And look what i found

Quote:
Sinofsky revealed that Microsoft will be very clear in its product marketing to ensure end users are aware that Windows 8 ARM will not run their old legacy x86 applications. “We are going to be very clear with how we name the product, what we talk about as the features and value proposition,” said Sinofsky. “It’s only to our advantage to not have confused customers.” He then went on to explain that Microsoft will not allow a world where a customer goes into a store and has to buy software in a red box for ARM and a green box for x86. “We won’t ever let that happen to a customer,” said Sinofsky. “We will be clear what the value proposition and what the software is capable and we’ll do that with all the communication tools at our disposal.''


http://www.winrumors.com/microsoft-planning-to-market-w...



You made me look it up so heres proof:
Quote:
We believe there is room for a more elegant, perhaps a more nuanced, approach. You get a beautiful, fast and fluid, Metro style interface and a huge variety of new apps to use. These applications have new attributes (a platform) that go well beyond the graphical styling (much to come on this at Build). As we showed, you get an amazing touch experience, and also one that works with mouse, trackpad, and keyboard. And if you want to stay permanently immersed in that Metro world, you will never see the desktop—we won’t even load it (literally the code will not be loaded) unless you explicitly choose to go there! This is Windows reimagined.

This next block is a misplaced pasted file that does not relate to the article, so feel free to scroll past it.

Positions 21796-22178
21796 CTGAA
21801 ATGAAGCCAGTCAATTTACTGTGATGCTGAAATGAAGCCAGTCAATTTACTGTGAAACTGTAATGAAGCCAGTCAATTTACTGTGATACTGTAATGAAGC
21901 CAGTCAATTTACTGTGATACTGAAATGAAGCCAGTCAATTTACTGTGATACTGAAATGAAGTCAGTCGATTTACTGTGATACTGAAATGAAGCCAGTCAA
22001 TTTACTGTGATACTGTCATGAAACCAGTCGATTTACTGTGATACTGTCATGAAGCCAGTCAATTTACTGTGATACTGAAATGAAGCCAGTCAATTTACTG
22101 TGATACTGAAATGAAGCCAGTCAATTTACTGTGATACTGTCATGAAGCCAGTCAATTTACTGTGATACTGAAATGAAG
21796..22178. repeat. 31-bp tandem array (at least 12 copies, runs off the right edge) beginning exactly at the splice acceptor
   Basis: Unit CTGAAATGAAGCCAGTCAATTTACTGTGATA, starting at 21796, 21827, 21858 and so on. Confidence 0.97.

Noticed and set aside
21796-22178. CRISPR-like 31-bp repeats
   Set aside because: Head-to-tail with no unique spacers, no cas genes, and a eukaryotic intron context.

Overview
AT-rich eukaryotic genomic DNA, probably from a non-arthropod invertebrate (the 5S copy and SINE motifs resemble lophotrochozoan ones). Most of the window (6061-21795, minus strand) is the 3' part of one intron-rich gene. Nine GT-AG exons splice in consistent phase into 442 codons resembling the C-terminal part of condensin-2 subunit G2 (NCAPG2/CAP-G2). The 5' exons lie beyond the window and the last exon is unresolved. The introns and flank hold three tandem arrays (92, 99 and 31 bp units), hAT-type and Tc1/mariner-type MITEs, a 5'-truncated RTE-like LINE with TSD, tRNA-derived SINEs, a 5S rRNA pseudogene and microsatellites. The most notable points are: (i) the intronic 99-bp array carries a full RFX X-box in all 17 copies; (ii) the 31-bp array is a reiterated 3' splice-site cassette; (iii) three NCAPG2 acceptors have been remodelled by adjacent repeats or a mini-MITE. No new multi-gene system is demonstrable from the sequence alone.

But if you do see value in the desktop experience—in precise control, in powerful windowing and file management, in compatibility with hundreds of thousands of existing programs and devices, in support of your business software, those capabilities are right at your fingertips as well. You don’t need to change to a different device if you want to edit photos or movies professionally, create documents for your job or school, manage a large corpus of media or data, or get done the infinite number of things people do with a PC today. And if you don’t want to do any of those “PC” things, then you don’t have to and you’re not paying for them in memory, battery life, or hardware requirements. If you do want or need this functionality, then you can switch to it with ease and fluidity because Windows is right there. Essentially, you can think of the Windows desktop as just another app.